14 June 2024, 03:21
By Victoria Noakes Sept 29, 2016

John Tuton, Mammoth Technologies

John Tuton is the founder and MD of Mammoth Technologies, which specialises in medically-researched beds and seating. The company claims that its mattresses can genuinely improve sleep – a statement supported by evidence from scientific research conducted by Professor Jason Ellis at the Northumbria University Sleep Laboratory – and its British-designed mattresses are firmly positioned within the mainstream retail market. John also guest lectures at Newcastle University’s school of biosciences.

How did you enter the trade?
I was a business development manager within the medical beds and seating sector. Following a crippling rugby injury, which left me immobile and unable to sleep properly, I developed a new domestic mattress concept using the superior medical grade foam used in healthcare – and the Mammoth brand was born!

Who was your inspiration?
James Dyson has to be pretty high up there. His ergonomic designs, constant product innovation and market positioning continue to inspire me.

What was your career high point?
Winning the outstanding growth category in the North of England Biomedical Awards last year. This was a firm acknowledgement of Mammoth’s effective research and development in producing medically-beneficial mattresses and pillows for the furniture trade – not just traditional healthcare.

… and low point?
Paying the mortgage on my credit card after all our savings had gone in the early years of the business.

… and the turning point?
Receiving venture capital. This took the business from selling five mattresses per month to over 50 in a flash, and without having to deliver them myself. I finally had a stable foundation to build on.

Describe a typical working day
It varies from day to day. One minute I can be working closely with sales agents at our key retailers. Then I’m at a premiership rugby or football club, and next I’m thinking about developing new products and marketing communications.

If you had to start over, you’d probably pursue which career?
I’d be doing exactly what I’m doing now.

What date on the business calendar do you most look forward to?
The first Tuesday of February, so that I can look at January’s sales figures!

What is the most important issue affecting your business right now?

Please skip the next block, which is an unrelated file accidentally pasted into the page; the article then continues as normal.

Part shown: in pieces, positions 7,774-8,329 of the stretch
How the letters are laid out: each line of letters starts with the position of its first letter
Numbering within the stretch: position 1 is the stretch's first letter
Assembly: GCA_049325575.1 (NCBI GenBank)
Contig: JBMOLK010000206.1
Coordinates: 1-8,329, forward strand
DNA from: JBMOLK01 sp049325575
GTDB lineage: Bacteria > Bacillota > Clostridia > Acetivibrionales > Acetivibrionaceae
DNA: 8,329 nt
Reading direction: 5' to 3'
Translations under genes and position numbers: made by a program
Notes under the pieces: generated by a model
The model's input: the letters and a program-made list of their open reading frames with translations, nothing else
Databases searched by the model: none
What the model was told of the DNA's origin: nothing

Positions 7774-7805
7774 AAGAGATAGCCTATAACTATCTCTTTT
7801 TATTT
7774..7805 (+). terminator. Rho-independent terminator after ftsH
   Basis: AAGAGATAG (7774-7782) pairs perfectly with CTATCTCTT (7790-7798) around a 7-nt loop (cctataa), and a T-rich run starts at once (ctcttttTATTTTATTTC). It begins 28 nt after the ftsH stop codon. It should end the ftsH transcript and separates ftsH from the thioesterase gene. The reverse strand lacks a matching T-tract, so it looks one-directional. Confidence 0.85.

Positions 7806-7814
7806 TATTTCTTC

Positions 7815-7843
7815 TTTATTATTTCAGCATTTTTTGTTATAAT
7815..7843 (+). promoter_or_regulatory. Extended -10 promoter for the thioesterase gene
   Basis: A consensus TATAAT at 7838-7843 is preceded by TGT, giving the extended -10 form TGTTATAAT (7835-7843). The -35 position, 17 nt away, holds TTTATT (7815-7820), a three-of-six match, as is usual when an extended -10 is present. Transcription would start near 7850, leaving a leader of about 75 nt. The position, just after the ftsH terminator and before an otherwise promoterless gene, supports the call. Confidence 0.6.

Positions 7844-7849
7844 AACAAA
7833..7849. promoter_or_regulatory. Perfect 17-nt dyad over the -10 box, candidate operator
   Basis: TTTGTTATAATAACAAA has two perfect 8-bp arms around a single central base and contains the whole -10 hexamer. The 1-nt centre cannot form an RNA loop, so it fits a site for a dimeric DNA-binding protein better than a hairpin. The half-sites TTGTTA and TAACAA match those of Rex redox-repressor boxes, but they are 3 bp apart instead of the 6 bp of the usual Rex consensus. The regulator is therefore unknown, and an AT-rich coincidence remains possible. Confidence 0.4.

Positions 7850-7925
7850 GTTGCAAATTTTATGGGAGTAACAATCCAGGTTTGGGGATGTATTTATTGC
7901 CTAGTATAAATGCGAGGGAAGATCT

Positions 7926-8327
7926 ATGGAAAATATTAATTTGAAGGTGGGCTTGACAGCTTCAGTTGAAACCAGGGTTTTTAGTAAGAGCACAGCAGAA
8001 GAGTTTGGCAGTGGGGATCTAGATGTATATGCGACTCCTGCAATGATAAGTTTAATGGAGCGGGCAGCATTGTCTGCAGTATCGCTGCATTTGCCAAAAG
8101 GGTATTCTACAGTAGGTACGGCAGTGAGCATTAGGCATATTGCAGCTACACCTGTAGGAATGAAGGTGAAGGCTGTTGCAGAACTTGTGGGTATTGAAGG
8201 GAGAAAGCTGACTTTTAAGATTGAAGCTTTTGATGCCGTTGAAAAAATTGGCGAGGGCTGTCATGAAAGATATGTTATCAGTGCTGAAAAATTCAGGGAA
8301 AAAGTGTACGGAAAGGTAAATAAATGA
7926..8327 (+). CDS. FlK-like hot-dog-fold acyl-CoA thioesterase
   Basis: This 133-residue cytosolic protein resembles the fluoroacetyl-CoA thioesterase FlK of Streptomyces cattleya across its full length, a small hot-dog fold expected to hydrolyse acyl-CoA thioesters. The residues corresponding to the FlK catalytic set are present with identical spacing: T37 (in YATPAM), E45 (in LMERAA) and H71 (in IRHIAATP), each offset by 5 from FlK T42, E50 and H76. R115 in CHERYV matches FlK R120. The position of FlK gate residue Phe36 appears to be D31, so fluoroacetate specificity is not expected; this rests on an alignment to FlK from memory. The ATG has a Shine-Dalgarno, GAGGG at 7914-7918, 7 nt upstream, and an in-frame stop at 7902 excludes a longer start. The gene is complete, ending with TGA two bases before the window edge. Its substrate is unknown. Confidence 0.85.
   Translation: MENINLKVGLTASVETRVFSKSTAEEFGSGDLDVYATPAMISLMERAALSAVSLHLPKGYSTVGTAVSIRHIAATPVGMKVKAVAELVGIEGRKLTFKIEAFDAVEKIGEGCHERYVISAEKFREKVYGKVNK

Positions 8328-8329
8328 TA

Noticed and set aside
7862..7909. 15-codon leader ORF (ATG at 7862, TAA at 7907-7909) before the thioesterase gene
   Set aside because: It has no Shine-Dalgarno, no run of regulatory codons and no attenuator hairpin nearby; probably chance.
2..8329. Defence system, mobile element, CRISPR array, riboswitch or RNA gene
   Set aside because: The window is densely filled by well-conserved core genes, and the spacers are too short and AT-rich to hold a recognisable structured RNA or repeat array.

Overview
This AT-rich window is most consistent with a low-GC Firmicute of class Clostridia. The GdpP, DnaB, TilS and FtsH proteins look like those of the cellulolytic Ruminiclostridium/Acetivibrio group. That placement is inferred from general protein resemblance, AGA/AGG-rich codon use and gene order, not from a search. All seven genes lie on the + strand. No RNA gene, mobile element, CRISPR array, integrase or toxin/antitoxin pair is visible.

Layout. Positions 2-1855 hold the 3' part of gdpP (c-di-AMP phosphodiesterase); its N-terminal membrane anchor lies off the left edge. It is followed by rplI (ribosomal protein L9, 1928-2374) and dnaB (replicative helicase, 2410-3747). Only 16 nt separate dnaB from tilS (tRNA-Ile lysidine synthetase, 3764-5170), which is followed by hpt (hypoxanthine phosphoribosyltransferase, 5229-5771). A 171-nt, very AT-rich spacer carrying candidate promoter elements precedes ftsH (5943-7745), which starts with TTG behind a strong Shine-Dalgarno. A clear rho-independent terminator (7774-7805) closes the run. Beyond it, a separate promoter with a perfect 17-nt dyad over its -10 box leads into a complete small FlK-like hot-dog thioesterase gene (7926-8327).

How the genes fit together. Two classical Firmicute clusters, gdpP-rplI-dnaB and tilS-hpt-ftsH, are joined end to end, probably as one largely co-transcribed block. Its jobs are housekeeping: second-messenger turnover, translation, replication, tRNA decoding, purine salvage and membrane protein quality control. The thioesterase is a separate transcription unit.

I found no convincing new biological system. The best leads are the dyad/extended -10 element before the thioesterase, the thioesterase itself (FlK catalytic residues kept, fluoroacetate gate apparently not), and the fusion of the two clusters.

Within the marketplace, I would say ensuring that we can differentiate our product from the superficially similar. It’s important to be truthful and not be tempted to embellish the facts. Internally, making the most of my resources and how they are allocated.

What company do you most look up to?
My manufacturing partner – The Foam Company Ltd. It’s great to be involved in a well-respected British manufacturing business. The chairman (Chris Nash) and MD (his son, Mike Nash) share my quality values – not just in terms of product, but also customer service. Our two companies align perfectly.

What would you most like to change about yourself?
My wife would tell me I am not good at reflecting. I sometimes struggle to live and enjoy the moment as I continue to visualise where I am going and where I want to be. It can make me seem somewhat distant at times.

What do you enjoy most about working in the trade?
There are some great people in the trade. A lot of companies are family owned and this reflects in the caring and close nature of different businesses. It’s a far cry from the global corporate medical sector consisting mainly of giant organisations. Quite often, the personal touch goes missing.

Leave us with an industry anecdote please!
Back in the day in healthcare, I encountered a gravely ill paraplegic patient who was bed bound, with little independence and dignity. In addition to a chronic mental illness, the patient had a grade-four pressure ulcer and, given the infection risk, the survival outlook was poor.

The company I worked for had developed a pressure-relieving mattress and seat, and the claimed benefits were supported by proper research. Although this appeared to be convincing I had not yet experienced the results in practice.

With the support of the patient’s medical team, we supplied the mattress and seat, and 10 weeks later I visited to see how the patient was getting on. The ulcer that had been bigger than my fist, and down to the bone, had completely healed. For the first time in over three years the patient’s family could take her out on day trips, and her wellbeing and quality of life was transformed.

From that day I knew two things: for the rest of my career I wanted to keep working in an industry where product benefits could have a huge positive effect on people’s lives; and British medical design and research not only works, but when done properly, is world leading.

Whether it’s an Olympian achieving gold, a one-on-one consultation with Stephen Hawking, or relieving back pain for a teacher, Mammoth products continue to make a real difference. Why would I want to be doing anything else?

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